BSP: Net ‘hot money’ inflow surged in Nov ʼ22
The Philippine peso’s strong showing in November helped inbound short-term foreign investments surpass outbound “hot money” for the second month in a row, resulting in a net inflow of $489 million.
The local currency ended the month at 56.56:$1 coming from an all-time low of 59:$1 that the peso sank to in four separate trading days last October. It started 2021 at 51:$1.
Data at the Bangko Sentral ng Pilipinas (BSP) show that the November net inflow was more than four times the $110 million recorded in the same month of 2021, and also almost six times the $83 million posted October 2022.
The latest readout brought the net inflow of BSP-registered foreign investments in the January to November period to $794 million.
Eleven-month net inflow meant a turnaround from the net outflow of $570 million in the same period of 2021.
In November, $1.05 billion in BSP-registered short-term investments flowed into the country while $566 million flowed out.
Gross inflow for that month increased by 64 percent or $410 million from $645 million in October, and by 1 percent or $5 million from $641 million.
More than half or 55 percent of these investments were put in Philippine Stock Exchange-listed securities that were issued by companies engaged in the business of banking; operating as holding firms; property; food, beverage and tobacco; and telecommunications.
Also, 45 percent was lent to the government through investments in peso-denominated state securities and the remainder—less than 1 percent—was lent through other instruments.
In November, 84 percent of gross inflow came from the United Kingdom; United States; The Netherlands; Luxembourg; and Singapore.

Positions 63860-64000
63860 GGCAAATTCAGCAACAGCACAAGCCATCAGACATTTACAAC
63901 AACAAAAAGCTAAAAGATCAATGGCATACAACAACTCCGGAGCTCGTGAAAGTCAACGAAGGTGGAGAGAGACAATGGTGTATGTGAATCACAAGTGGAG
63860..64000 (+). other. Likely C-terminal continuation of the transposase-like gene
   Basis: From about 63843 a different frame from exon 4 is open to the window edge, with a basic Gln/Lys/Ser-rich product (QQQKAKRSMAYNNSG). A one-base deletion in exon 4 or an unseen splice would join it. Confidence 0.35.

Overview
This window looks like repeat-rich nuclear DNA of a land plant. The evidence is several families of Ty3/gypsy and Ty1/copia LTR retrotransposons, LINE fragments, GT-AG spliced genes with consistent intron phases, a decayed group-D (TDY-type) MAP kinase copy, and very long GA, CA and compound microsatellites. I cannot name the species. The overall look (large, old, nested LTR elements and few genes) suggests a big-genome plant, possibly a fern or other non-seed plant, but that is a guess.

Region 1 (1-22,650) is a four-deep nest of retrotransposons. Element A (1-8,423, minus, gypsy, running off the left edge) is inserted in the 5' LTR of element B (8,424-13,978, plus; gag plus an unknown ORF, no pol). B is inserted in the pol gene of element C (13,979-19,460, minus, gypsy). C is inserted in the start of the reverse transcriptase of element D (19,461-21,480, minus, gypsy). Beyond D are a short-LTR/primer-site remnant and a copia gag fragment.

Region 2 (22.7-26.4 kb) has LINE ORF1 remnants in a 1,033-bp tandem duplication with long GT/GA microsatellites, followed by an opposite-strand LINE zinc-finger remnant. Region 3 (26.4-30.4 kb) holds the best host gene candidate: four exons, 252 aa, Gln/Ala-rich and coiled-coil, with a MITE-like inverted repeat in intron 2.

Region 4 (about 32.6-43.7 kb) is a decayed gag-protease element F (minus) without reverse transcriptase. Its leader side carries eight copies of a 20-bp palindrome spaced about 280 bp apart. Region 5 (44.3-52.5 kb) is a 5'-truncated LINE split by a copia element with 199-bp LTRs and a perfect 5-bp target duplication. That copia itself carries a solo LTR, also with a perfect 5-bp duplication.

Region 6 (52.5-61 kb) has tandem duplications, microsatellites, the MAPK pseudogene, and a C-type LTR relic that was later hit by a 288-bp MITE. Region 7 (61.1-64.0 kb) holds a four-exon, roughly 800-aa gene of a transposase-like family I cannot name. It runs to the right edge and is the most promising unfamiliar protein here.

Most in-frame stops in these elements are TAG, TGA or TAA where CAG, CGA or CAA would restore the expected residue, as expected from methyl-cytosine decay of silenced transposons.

Meanwhile, the $566-million gross outflow for the month were less than half of the $1.17 billion recorded in November 2021, but still stable compared to $561 million in October 2022.
Close to three quarters or 72 percent of foreign investments withdrawn from the Philippines in November went to the United States.
Rizal Commercial Banking Corp. chief economist Michael Ricafort said hot money readout in November was the best in seven months or since April 2022 when a prepandemic monthly high of $1.4-billion net inflow was recorded.
Ricafort said the improved foreign portfolio investment data was partly due to the relatively stronger peso exchange rate since the last week of September 2022 that also supported market sentiment, amid recent measures to stabilize both the peso exchange rate and overall inflation.
He said that in November, the peso gained against the US dollar for the second straight month after losing ground for eight straight months.
“Increased fund-raising and investment banking activities could have added to foreign portfolio investments in recent months,” he added.
Ricafort said the continued and further reopening of the Philippine economy would enable economic recovery prospects to gain further traction which, in turn, would help improve investment valuations and attract more foreign portfolio investments. INQ
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